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Monday, November 29, 2010

Fiesta de San Andrés, Tenerife, 29th November

San Andrés food stall

Delicious roasted chestnuts, succulent pinchos and sizzling sardines are just some of the street food on offer in Tenerife's Puerto de la Cruz as part of its Fiesta de San Andrés on the eve of Saint Andrew's Day each year on November 29th.

In Puerto de la Cruz, the events are popularly known as the La Fiesta del Cacharro - Festival of Pots (although cacharro translates more to scrap metal) or Chestnuts.

Kids drag strings of tin cans and throw metal pots and pans around the streets of the town to make as much noise as possible (well, more than usual anyway).

The "Castañada" (chestnut feast) is held in the Plaza del Charco square itself.

But quite why Scotland's Patron Saint is celebrated on the island (or indeed why the flag of Tenerife is the same as the Scottish flag with a white saltire (or St Andrew's Cross) over a blue field), with Icod de los Vinos' kamikaze "tablas" or this noisy custom, seems to be one of those mysteries lost in the annals of history.

Some say it was started as a way to drive away a plague of locusts, others attribute it to the cleaning of the barrels with salt water to remove the acid build up. To do this, in olden times, they would roll the barrels down to the sea and, of course, the metal bands would make quite a racket on the cobbled streets of the town.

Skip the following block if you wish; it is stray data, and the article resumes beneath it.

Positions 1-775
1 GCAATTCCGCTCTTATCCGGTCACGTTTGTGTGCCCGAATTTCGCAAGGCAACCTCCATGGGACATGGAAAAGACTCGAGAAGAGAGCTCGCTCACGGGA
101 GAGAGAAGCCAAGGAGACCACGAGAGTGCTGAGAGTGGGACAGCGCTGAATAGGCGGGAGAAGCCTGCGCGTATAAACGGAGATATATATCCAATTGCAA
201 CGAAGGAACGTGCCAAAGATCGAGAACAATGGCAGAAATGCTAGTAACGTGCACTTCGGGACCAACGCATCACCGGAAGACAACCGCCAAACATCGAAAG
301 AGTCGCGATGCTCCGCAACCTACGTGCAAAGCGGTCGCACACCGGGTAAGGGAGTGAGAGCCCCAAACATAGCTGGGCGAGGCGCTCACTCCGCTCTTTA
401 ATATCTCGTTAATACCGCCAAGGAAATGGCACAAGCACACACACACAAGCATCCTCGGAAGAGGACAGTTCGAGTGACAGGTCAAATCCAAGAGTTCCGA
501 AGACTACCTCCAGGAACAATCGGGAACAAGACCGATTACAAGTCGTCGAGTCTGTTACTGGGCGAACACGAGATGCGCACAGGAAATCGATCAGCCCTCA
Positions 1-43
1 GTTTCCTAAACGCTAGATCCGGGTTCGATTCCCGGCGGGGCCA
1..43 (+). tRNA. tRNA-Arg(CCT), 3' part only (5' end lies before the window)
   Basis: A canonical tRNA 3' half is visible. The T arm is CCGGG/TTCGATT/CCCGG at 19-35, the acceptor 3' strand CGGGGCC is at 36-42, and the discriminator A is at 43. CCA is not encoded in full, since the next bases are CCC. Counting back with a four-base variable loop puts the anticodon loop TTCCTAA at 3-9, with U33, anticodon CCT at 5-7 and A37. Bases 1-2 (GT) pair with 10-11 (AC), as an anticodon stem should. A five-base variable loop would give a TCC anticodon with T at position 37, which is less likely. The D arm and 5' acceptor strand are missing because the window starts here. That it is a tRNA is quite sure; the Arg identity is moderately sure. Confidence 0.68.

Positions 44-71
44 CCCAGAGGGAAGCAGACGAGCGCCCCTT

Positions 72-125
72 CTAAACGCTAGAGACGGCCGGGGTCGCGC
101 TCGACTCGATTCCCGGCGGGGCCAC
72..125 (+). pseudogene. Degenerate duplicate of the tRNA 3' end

Despite appearances, which one might derive from the date and naming, the church assures us that these fiestas are not held to honour the Saint. The mere seasonal coincidences with the Saint's day, the time the new wine is ready and the harvest of the chestnuts - and the general habit of tacking celebrations onto the nearest Catholic feast - seem to be the simple reasons for these customs.

Flying High

Arrastre de las tablas during the fiesta of San Andres. Riding the boards down the steep streets of Icod de los Vinos - the bumpy bit.

Meanwhile in Icod de los Vinos, the principal events of the fiesta, starting with the symbolic uncorking of the first bottle from the annual vintage and the tasting of the first wines of the year from the Ycoden-Daute-Isora region, usually take place at the Casa de los Cáceres in the Plaza de la Pila from 8.00 p.m. The tablas, will be hurtling down the streets; El Plano, San Antonio, Hércules, El Salto, El Sol, Los Coches, San Andrés and others, throughout the day & night.

Photos By Jack Montgomery


Unlike so many journalists writing about the resorts, Pamela has not only actually been to Tenerife, she lived on the island for 16 years, for the majority of that time in a rural valley immersed in the local culture in a way that few outsiders have been privileged to do and gaining a wealth of knowledge about the island, its people, their customs, fiestas and celebrations that she is now able to share via this site. Fluent in Spanish, she also translated and reported for the various English-language newspapers.

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